If APEC knows that contamination occurred or contamination seems possible, they will then move to groundwater sampling the site. This step is characterized by doing a limited subsurface (site) investigation (LSI). Multiple wells, each two inches in diameter, will be drilled around the site to allow access to groundwater. Then, Jensen can use a bailer (a PVC pipe on a string with a hole in the bottom to let water in and a marble to seal the hole on retrieval) to pull up groundwater from the wells for testing. The goal is to determine if contamination is present on the site.

If there is contamination, APEC then moves to doing a further subsurface (site) investigation (FSI), which looks at “how far does the contamination go” and “how bad is it,” according to Jensen.

The results of the test determine which treatment, if any, a property requires to be considered environmentally safe. This is called a remediation plan. At this point, APEC will hire a company to complete the removal. When the time for removal comes, APEC will remain on site to supervise and to monitor the groundwater’s contamination levels. Jensen gets to assist with the supervision and on-going testing at the site. Once the process is complete and the site is clean, APEC recommends “no further action.”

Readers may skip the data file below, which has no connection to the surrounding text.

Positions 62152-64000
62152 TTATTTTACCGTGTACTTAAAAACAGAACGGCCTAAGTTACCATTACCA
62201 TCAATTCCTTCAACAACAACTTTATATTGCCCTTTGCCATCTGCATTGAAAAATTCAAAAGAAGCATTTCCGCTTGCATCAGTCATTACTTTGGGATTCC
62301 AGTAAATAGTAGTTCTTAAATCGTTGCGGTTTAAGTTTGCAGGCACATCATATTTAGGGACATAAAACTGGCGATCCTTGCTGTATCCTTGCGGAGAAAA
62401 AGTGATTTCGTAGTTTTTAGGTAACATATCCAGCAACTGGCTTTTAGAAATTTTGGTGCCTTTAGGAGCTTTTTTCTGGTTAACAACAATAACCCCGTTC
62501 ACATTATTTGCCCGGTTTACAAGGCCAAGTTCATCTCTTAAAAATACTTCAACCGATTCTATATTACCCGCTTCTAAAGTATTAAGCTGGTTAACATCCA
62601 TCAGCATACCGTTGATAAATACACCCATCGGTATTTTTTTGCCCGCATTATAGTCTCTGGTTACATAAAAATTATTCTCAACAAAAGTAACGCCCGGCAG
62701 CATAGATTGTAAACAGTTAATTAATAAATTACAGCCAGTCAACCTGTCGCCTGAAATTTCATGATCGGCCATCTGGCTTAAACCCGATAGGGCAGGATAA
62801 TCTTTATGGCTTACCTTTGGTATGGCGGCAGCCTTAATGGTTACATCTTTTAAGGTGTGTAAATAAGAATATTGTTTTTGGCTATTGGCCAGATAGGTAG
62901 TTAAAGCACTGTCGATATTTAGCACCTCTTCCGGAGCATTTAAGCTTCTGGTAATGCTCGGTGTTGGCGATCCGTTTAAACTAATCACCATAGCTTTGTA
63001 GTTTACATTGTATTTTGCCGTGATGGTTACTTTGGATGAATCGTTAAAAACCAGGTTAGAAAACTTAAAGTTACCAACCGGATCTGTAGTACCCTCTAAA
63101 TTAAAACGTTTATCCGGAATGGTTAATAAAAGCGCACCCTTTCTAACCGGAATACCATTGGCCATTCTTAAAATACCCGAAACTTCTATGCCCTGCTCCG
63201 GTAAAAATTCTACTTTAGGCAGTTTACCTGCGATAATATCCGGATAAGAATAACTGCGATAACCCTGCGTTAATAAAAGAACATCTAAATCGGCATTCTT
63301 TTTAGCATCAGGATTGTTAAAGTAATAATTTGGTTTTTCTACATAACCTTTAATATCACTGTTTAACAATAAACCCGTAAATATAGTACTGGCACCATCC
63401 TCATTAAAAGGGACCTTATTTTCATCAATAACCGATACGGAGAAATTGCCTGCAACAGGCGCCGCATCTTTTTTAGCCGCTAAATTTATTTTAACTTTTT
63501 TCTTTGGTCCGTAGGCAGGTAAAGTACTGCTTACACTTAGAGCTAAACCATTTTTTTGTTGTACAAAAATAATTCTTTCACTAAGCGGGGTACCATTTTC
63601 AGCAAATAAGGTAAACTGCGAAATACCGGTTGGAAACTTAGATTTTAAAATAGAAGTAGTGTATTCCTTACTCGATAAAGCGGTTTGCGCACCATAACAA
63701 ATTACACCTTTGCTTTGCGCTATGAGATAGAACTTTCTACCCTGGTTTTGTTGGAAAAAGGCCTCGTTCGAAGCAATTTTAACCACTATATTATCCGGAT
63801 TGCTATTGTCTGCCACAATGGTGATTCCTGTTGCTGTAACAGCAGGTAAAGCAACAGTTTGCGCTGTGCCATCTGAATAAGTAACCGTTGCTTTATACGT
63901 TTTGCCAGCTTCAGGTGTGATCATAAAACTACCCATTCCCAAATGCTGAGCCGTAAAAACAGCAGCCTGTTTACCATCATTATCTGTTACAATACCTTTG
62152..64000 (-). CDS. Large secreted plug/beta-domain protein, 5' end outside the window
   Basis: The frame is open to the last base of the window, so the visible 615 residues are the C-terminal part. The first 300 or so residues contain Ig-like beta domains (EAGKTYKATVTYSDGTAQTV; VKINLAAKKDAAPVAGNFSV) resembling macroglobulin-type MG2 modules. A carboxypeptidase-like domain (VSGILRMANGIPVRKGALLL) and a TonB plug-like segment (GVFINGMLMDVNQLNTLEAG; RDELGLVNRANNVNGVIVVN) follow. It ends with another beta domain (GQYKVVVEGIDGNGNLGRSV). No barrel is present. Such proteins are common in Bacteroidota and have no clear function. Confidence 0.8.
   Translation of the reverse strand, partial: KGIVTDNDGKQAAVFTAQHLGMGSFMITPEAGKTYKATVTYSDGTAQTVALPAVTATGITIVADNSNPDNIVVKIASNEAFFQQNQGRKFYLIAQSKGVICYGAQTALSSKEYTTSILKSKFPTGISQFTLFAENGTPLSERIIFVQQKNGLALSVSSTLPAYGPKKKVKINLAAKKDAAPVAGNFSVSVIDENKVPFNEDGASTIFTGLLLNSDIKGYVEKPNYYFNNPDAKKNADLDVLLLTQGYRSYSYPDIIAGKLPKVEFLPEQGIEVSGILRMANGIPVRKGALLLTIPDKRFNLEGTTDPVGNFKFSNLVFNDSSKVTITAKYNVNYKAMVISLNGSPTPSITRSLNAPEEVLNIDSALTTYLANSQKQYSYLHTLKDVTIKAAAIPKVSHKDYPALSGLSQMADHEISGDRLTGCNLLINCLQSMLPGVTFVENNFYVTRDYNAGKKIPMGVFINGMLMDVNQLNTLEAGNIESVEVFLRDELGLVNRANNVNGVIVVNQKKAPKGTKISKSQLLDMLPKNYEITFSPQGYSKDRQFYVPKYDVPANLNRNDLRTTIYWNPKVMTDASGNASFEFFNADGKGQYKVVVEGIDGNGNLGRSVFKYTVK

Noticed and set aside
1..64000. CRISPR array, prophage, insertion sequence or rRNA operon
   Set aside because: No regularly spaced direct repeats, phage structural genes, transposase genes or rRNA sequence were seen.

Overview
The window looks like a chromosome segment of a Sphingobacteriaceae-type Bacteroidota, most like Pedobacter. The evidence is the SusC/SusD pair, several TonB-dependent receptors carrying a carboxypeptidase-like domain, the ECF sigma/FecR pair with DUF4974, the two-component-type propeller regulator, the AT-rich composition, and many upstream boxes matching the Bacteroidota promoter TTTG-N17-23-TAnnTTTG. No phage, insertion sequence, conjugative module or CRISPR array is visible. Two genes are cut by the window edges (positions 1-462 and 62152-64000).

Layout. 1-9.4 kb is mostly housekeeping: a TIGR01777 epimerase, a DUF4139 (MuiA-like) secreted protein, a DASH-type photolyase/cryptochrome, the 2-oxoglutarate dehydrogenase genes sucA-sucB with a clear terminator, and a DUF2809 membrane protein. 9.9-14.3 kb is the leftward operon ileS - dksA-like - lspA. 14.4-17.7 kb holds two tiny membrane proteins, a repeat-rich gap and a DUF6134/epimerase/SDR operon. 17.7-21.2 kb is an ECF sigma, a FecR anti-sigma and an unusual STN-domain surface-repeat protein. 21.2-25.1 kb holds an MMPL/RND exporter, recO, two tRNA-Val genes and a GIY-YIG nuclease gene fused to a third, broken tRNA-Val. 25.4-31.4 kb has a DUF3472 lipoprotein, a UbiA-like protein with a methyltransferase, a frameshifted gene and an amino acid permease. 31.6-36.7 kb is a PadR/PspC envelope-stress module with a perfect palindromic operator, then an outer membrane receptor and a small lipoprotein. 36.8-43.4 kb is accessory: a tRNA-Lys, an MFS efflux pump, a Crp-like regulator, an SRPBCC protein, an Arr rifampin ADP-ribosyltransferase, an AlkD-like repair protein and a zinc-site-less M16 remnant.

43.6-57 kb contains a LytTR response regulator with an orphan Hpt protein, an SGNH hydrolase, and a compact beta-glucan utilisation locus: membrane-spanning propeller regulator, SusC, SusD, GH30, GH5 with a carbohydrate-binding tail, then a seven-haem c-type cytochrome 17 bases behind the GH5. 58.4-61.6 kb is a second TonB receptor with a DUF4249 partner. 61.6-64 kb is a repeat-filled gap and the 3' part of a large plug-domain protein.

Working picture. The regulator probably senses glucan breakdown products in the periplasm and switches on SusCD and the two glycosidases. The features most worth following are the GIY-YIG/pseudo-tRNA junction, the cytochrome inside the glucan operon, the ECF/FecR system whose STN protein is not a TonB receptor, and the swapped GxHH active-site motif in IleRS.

“The coolest part of my work is seeing everything flow together,” Jensen said. “It’s been interesting to see a full circle of consulting work. I like seeing how it all fits together and why you’re doing each step.”

Jensen also enjoys how many things she gets to work on in her internship. “I didn't expect there to be so many different kinds of jobs that we can do. When thinking about consulting, it’s hard to know really know what it is, but I was really interested to learn.”

Although Jensen’s work may not seem flashy, it is vital for the communities it impacts. Jensen explained, “You don't want to have a site, sell it off and have somebody come and build something and you're like, ‘Oh, no, we cannot build anything here. It's super contaminated.’”